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Justification of Violence in The Jungle

This page will show how the violence in Upton Sinclair’s The Jungle is justified using Karl Marx’s Communist Manifesto. Throughout the novel Jurgis and his family were oppressed by American capitalism until they were broken or dead. Jurgis came over to America for the opportunity to earn money and start a family with his new wife, Ona. From the beginning times were rough especially with his son, Antanas, being born. Conditions only worsened when Jurgis found out that Ona’s boss, Phil Connor, had raped her and forced her into prostitution. This caused Jurgis to react violently: 

"To Jurgis [Conner's] whole presence reeked of the crime he had committed; the touch of his body was madness to him—it set every nerve of him atremble, it aroused all the demon in his soul. It had worked its will upon Ona, this great beast—and now he had it, he had it! It was his turn now! Things swam blood before him, and screamed aloud in his fury, lifting his victim and smashing his head upon the floor" (166).

Here, Sinclair refers to Connor only as a "beast" to vilify him and justify Jurgis's assault. The way Sinclair describes it makes it seem as though Jurgis had to attack Connor, that this "great beast" was "arousing the demon" in Jurgis's soul.                  . 

Despite this attempt to justify Jurgis's violence, Jurgis was found guilty for assault and sentenced to a month in jail. Connor’s abuse of power, according to Marx, came from capitalism and this reaction by Jurgis is the proletariat taking “position of the ruling class to win the battle of democracy” (Marx Chapter 2).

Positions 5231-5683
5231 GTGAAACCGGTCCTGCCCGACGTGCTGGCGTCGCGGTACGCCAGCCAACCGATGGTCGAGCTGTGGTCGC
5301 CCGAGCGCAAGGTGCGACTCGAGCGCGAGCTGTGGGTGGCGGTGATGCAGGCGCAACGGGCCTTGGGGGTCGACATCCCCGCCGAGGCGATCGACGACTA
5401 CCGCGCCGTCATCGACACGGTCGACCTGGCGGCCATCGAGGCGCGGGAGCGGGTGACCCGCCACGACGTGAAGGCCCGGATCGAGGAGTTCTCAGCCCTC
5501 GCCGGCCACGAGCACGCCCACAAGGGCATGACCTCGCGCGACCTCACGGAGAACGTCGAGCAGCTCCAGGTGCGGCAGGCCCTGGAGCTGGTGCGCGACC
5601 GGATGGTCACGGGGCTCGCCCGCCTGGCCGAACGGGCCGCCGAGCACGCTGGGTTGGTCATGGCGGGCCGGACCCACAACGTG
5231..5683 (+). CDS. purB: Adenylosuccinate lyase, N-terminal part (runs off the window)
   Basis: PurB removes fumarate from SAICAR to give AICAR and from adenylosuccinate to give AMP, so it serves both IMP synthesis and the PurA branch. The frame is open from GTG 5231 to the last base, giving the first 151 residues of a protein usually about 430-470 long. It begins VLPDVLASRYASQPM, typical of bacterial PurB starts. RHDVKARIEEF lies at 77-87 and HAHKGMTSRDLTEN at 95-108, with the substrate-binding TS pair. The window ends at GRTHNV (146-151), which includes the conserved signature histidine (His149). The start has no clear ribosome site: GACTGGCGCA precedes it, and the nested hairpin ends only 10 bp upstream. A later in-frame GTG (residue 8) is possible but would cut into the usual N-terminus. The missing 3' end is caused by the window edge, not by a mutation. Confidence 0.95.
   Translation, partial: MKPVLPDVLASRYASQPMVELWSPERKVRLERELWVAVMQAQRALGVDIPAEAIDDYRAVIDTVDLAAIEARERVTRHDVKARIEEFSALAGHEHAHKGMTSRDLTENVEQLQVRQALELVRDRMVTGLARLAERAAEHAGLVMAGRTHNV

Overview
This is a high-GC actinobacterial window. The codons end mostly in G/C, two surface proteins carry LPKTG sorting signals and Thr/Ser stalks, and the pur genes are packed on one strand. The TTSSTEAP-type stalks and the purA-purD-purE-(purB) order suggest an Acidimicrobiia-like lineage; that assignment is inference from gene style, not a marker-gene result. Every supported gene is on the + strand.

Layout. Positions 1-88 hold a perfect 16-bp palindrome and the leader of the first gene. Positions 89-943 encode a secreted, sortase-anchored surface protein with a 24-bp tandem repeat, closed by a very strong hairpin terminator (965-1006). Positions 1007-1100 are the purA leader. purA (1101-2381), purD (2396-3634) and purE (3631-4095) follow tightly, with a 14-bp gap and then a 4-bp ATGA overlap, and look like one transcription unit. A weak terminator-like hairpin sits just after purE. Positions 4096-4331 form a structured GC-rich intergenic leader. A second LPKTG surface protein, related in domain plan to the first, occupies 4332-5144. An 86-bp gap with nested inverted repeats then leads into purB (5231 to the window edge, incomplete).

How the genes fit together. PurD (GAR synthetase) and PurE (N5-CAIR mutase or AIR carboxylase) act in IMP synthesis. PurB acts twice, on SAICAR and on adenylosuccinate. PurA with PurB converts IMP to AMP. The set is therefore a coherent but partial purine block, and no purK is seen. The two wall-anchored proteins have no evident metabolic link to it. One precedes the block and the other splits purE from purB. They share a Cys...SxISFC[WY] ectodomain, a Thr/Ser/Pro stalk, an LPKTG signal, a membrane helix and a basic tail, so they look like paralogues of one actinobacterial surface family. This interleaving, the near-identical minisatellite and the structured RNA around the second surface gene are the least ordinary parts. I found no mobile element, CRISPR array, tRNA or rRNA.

According to Marx the working class must use violence to oppose all political action of their oppressors (Marx Chapter 3). Therefore when Jurgis attacked Connor, even the second time, it would be considered the proletariat rising against the bourgeoisie’s capitalistic greed. Even when Jurgis ran off to pursue his criminal career by mugging strangers his actions were justified by the inevitable Communist revolution that will overthrow Democracy. Jurgis was fed up by the greed and corruption that came with capitalism and took a stand against its political influence by also rigging elections for Mike Scully. According to the Communist Manifesto Jurgis is the first of the proletariat to rebel against “the machine” that has enslaved the proletariat (Marx Chapter 1). Marx was against this type of worker abuse and saw capitalism as the source for the abuse of power and greed. The Jungle can be perceived as the start of the first revolution that will topple capitalism according to Marxism. By the end of the novel Jurgis joins the socialist party because he sees the evils of capitalism. He, like Marx, realizes there needs to be a change in capitalist governments, but Jurgis wants to change the United States legally. He does not want to topple the government, but bring about change using the unions and socialist party in the terms of the law. The corruption and void of morality in capitalism is most evident in the first chapter of the novel. At Jurgis’ wedding the old people are described to be “trembling” while discussing what happened to the veselija (Sinclair 12). They were asking what happened to people chipping in for the wedding so the couple, like Jurgis and Ona, would have nothing to worry about. Sinclair decrees that, “they no longer cared about the laws of the veselija… they only cared about themselves” (Sinclair 12). This quote sets the tone for the rest of the book and how capitalism has destroyed the necessity to help others because people only care about their well being.


BY: Carlos Fernandez

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